The goal of our research is to develop efficient methods for making a particular class of immune-system cells known as regulatory T cells (Tregs). Tregs have the potential to be useful in a wide variety of clinical situations. For instance, they could be used to control the harmful immune responses seen in patients with autoimmune diseases such as childhood (Type I) diabetes, rheumatoid arthritis, multiple sclerosis and inflammatory bowel disease; and to suppress rejection of transplanted organs in patients given heart, liver or kidney transplants. These patients are normally treated with toxic immunosuppressive drugs to prevent transplant rejection, but nevertheless tend to lose the organs and need to get on a long waiting list all over again. Treating them with Tregs might preserve the transplant, possibly indefinitely, and is expected to be much less toxic because it would decrease or eliminate the need for the immunosuppressive drugs.
Bone marrow transplants are a special case. Stem cells present in the bone marrow give rise to all types of blood cells, including red blood cells which carry oxygen, platelets which are necessary for blood clotting so that one does not bleed to death from a minor injury, and a large variety of cells which fight off bacterial and viral infection. Aging patients tend to develop bone marrow failure spontaneously, and patients who have been given chemotherapy for cancer also almost invariably lose bone marrow function. When these patients are treated with bone marrow from a different donor, the bone marrow (graft) itself can start attacking the patient (host), in a life-threatening scenario known as graft-versus-host disease. Again, Tregs can help to prevent this disease, thus realizing the promise of transplantation with bone marrow stem cells.
We plan to develop efficient ways to make Tregs from different types of stem cells. For patients receiving transplanted organs, we hope to take their own normal T cells and turn them into Tregs. For patients suffering from autoimmune diseases, it might be more useful to make Tregs artificially from their bone marrow stem cells, whereas for cancer patients who have been given chemotherapy followed by a bone marrow transplant from a different person, it might be possible to make Tregs from the same bone marrow cells that the patient receives, in the hope that these Tregs can suppress graft-versus-host disease. And finally, there are clinical situations in which it might be useful to use the very new technique of induced pluripotent stem cells to make stem cells from a patient’s skin, then turn those stem cells into Tregs. We believe that all these approaches are feasible in principle, given recent discoveries from our own and other labs. Although our research will be done mostly in animals (mice), we believe that it will be possible to translate it quickly into humans, and that if successful, it will address a pressing clinical need.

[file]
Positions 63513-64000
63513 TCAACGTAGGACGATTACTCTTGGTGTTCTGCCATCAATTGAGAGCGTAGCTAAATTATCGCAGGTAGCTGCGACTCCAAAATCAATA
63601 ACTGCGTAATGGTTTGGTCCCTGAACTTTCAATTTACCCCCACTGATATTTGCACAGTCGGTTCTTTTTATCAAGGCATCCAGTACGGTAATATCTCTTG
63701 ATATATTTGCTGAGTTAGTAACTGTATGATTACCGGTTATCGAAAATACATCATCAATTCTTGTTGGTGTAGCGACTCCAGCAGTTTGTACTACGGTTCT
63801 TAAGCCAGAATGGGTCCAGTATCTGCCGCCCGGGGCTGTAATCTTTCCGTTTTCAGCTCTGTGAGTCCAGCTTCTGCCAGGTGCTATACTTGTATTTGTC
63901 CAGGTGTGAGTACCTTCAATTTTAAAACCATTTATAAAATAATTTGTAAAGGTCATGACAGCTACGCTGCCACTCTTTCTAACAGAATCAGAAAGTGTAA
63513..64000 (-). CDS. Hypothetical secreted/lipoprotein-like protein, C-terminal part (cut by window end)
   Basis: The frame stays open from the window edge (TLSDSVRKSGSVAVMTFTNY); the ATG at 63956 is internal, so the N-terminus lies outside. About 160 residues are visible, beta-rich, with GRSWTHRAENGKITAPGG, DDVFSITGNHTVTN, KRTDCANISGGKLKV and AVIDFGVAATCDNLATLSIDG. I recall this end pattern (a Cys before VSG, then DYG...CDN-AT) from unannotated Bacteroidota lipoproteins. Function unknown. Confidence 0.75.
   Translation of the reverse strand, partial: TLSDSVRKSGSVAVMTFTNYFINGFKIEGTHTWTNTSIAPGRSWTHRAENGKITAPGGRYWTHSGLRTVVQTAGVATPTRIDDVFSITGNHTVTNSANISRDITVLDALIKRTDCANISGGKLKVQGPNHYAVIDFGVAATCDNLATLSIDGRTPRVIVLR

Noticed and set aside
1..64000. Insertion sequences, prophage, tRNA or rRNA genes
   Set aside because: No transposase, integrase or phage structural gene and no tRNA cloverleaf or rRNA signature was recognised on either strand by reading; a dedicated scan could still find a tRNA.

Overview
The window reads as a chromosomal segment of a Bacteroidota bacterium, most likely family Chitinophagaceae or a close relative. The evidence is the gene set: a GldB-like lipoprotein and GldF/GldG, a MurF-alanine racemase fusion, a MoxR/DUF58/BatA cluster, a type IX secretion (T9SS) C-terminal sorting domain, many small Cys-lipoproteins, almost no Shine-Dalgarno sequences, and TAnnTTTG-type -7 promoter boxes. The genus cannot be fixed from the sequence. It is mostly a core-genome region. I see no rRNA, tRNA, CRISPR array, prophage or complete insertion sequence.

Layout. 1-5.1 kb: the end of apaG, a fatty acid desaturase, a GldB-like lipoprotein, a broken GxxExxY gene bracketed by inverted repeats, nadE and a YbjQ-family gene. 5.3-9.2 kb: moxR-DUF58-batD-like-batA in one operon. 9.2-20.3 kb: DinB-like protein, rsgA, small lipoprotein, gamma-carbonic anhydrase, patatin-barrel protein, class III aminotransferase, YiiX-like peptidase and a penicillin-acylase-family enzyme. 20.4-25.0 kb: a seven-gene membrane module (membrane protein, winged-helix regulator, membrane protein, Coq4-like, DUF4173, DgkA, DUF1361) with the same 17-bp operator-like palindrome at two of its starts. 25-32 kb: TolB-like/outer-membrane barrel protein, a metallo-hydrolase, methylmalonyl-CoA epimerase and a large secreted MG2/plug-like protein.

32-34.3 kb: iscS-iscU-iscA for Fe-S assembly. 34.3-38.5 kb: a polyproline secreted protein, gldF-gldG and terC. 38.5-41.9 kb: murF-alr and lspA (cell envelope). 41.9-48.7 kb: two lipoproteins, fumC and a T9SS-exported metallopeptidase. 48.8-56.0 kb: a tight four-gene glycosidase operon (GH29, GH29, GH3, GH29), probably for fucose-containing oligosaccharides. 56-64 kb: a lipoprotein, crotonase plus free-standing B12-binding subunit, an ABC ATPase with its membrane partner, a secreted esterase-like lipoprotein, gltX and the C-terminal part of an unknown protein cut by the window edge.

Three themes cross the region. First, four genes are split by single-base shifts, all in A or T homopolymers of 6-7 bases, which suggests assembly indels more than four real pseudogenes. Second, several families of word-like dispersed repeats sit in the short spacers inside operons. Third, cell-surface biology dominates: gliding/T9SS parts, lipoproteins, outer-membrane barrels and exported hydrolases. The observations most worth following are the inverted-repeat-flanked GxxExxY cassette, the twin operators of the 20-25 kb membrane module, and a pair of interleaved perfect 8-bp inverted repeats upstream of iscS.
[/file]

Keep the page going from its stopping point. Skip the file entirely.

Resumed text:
In this application we propose to develop efficient methods for making cells of the immune system known as regulatory T cells (Tregs). As described in the proposal, Tregs have the potential to be outstandingly useful to many different types of patients: people receiving solid organ transplants, bone marrow transplants and stem cell transplants, as well as people with autoimmune diseases of various kinds. Our research is therefore aimed at improving the health of the citizens of the State of California and the United States. Any clinical trials that result from the research would be performed in hospitals in California and would be of benefit to patients in the state.
Aside from the purely medical importance of our research, however, our project will benefit the State of California from an economic point of view as well. The research institute and the core facilities where the research is to be performed are located in the State of California and will be led by a California-based research team, and all technology licensing will benefit the state directly. We intend to hire and train at least one research technician, two postdoctoral fellows and one Ph.D. graduate student who will all live and work in the State of California and by buying goods and services, will contribute to the economic health of the state. California-based businesses and vendors will be used as suppliers of all needed equipment, services and supplies. Any meetings that involve external speakers and collaborators will be held in California, even though other locations could be chosen. Thus there would be substantial long term employment in the State of California if this research were funded.